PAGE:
Coastal and offshore based wind power may be a significant contributor of micro and nano sized particles containing BPA and other harmful chemicals to the environment through leading edge erosion
Author: | Environment
Green Warriors of Norway/Norges Miljøvernforbund (NMF) raise several concerns regarding the increased use of Bisphenol A (BPA) and related chemicals and their impact on onshore and offshore environment and ecosystems. Much of the current and future impact will come from relatively new sources, and from sources that will increase in new areas and environments. One of the main sources of concern is from micro and nano sized particles released into the environment from epoxy-based products by erosion. Such particles that contain BPA related substances will protect its containing chemicals and protect them from degradation while they remain inside the particle materials, and like a Trojan Horse, be released into the food chain through organisms when in contact with their digestive system. It is also concerning that research show that BPA do generational harm to organisms according to a recent study of Rainbow trout.
These factors and more raise serious concerns as the development and placement of new installations reliant upon BPA containing epoxy structures reaches new frontiers with harsher and more challenging weather conditions. While chemicals like BPA in its pure form is degraded normally in a normal environment, salt water and colder temperatures in more arctic and sub-arctic environments will likely impact the rate of degradation significantly, which make them remain a potent biochemical pollutant for a much longer period than in more tempered environments. Within the protection of a micro-sized particle, they will remain a potent biochemical pollutant significantly longer than the chemical in its pure form.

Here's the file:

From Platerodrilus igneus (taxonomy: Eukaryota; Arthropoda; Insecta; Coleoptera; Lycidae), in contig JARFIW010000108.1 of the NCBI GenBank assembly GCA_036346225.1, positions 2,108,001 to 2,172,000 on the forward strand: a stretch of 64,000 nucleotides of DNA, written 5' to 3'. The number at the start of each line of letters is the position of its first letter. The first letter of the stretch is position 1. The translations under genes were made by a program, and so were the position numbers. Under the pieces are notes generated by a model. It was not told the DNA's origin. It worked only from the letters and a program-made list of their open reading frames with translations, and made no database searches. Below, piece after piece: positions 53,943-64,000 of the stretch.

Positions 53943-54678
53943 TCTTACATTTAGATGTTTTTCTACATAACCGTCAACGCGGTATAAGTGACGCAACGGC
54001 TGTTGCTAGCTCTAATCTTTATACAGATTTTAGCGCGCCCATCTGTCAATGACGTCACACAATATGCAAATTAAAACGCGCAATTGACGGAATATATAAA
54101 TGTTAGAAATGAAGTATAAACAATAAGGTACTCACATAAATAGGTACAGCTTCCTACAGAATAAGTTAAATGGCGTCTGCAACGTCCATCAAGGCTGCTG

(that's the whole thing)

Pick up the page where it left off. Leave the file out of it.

With micro and nano sized particles found in larger and larger quantities on the farthest parts of the planet, from the furthest away glaciers to sediments on the deepest seabed, the concern is that our human impact on the various onshore and offshore environments accumulate and is irreversible.
We therefore need much stricter regulations and also serious incentives for the industry to find better alternatives and in the meantime stop the placement of new installations that release micro and nano sized particles containing BPA and similar chemicals to the environment.
You will find our concerns and demands in more detail on the following pages.
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